MAY 6, 1940
WASHINGTON, Sunday—More and more women are attending the National Institute of Government Conference. Mrs. Dorothy McAllister, vice-chairman of the Women's Division of the National Democratic Committee, expected to have a few hundred women but they came by thousands, just as the young people came to the Citizenship Institute in February. They made so much noise in the galleries in the House of Representatives, the members had a hard time hearing themselves talk!
Though some cynics may think they came because of an invitation to the White House or for entertainment, I would like to pay tribute to Miss Molly Dewson, Mrs. Dorothy McAllister, Mrs. May Evans and the staff of the Women's Division of the Democratic National Committee, who have painstakingly developed the educational program for the Democratic women which has finally really created an informed group eager for closer contact with their government's officials.
Many of the women have little money and came at great personal sacrifice, for they are interested in the program which is being developed and want to know how they can make it more effective. This meeting has been one of the most heartening things to men and women alike in the Democratic Party. There has always been the old type of politician who believes that good politics is getting and giving jobs and has nothing whatever to do with the education and real beliefs of the people. This meeting must convince some of the old-timers that there is some change in the world of politics, just as there is in the world of economics. Today there are women who want to think about and understand the policies and principles of their party, as well as to profit from the patronage grab-bag, or from any social recognition which politics may bring.
I spent a little while with the Young Democratic Women on Friday afternoon, and was impressed by their alertness and desire really to express themselves.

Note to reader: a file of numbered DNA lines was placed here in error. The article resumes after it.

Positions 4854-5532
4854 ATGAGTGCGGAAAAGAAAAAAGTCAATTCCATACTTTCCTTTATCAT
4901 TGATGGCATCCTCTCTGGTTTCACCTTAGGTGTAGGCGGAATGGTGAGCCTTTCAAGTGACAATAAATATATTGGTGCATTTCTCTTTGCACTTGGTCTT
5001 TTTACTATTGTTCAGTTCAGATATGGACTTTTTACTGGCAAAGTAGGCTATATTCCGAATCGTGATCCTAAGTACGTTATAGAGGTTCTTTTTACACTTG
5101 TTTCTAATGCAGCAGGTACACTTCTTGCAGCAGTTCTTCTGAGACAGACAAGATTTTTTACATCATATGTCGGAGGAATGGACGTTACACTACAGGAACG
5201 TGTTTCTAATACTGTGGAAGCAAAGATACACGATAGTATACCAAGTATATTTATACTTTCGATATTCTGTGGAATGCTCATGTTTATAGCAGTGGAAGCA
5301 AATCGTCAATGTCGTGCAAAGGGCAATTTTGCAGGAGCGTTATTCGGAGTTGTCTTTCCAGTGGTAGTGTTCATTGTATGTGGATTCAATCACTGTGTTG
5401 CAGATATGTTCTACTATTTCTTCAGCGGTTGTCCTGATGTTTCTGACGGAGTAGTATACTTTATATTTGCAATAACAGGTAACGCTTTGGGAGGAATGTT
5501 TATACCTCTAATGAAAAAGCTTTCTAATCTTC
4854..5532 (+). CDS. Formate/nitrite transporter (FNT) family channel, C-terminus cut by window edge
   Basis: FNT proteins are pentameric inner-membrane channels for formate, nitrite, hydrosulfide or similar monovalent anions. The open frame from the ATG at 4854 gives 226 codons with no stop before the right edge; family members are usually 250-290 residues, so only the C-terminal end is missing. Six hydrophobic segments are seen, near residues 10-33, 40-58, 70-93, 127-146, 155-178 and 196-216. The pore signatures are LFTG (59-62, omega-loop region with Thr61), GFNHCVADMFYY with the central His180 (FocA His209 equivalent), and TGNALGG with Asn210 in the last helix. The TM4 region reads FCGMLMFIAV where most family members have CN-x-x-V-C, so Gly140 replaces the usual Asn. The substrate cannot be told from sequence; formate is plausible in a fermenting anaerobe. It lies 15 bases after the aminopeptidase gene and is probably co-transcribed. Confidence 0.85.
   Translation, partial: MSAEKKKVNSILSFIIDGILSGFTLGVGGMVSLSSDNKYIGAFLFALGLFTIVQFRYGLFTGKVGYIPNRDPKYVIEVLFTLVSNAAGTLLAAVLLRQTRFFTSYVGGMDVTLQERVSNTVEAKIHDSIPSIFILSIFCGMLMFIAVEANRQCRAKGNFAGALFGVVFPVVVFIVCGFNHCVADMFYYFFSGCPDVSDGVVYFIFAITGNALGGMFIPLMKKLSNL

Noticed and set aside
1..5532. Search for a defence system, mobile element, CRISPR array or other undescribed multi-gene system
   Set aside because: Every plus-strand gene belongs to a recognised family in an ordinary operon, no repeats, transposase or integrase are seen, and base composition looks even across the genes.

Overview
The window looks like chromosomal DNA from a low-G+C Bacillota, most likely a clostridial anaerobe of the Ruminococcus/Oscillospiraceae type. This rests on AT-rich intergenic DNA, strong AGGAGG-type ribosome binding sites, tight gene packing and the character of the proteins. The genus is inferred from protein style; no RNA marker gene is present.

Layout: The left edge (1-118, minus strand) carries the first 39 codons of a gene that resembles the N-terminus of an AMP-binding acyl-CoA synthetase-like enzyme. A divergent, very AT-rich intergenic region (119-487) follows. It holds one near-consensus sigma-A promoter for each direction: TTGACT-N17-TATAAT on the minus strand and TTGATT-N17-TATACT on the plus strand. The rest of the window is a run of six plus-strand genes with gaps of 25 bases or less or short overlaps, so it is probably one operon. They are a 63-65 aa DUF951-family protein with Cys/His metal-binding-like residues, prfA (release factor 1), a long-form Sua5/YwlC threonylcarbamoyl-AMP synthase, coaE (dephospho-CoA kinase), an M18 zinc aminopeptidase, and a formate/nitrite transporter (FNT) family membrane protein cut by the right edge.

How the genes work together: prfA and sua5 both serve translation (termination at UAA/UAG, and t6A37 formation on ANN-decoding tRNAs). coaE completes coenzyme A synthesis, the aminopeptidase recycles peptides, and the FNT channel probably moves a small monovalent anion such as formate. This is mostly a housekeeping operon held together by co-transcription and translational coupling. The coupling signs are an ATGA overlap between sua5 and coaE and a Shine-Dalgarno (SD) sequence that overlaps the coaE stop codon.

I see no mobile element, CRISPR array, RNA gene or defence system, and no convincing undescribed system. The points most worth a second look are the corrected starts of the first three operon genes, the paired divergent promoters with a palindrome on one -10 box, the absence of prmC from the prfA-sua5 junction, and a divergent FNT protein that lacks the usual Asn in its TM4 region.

Yesterday afternoon I visited the Central Union Mission and the Children's Emergency Home. I have attended their Christmas parties every year, but have never visited their buildings. Now they have a campaign on to raise funds for the enlargement of these buildings. I was very much interested in what I saw and wish very much that I could also have seen their farm and camp at Brookeville, Maryland. This work certainly deserves the support of the community.
It is fortunate that we have a great many people in this country and that they have a great many interests. Every other day, it seems to me, I receive a notice about some new kind of week which is to be celebrated! Today I hear that May 5th to 11th is to be National Music Week. While they have no general program, the sponsors are asking all kinds of groups interested in music to feature American music. It does not mean that we should not love all kinds of music, for music belongs to the world no matter where it comes from, but it does mean that we should develop the talent we have in our own country, which can only be done if we, ourselves, appreciate it and develop it for the world.
(COPYRIGHT, 1940, BY UNITED FEATURE SYNDICATE, INC.)
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About this document
My Day by Eleanor Roosevelt, May 6, 1940
Digital edition created by The Eleanor Roosevelt Papers Project The George Washington University 312 Academic Building 2100 Foxhall Road, NW Washington, DC 20007
- Brick, Christopher (Editor)
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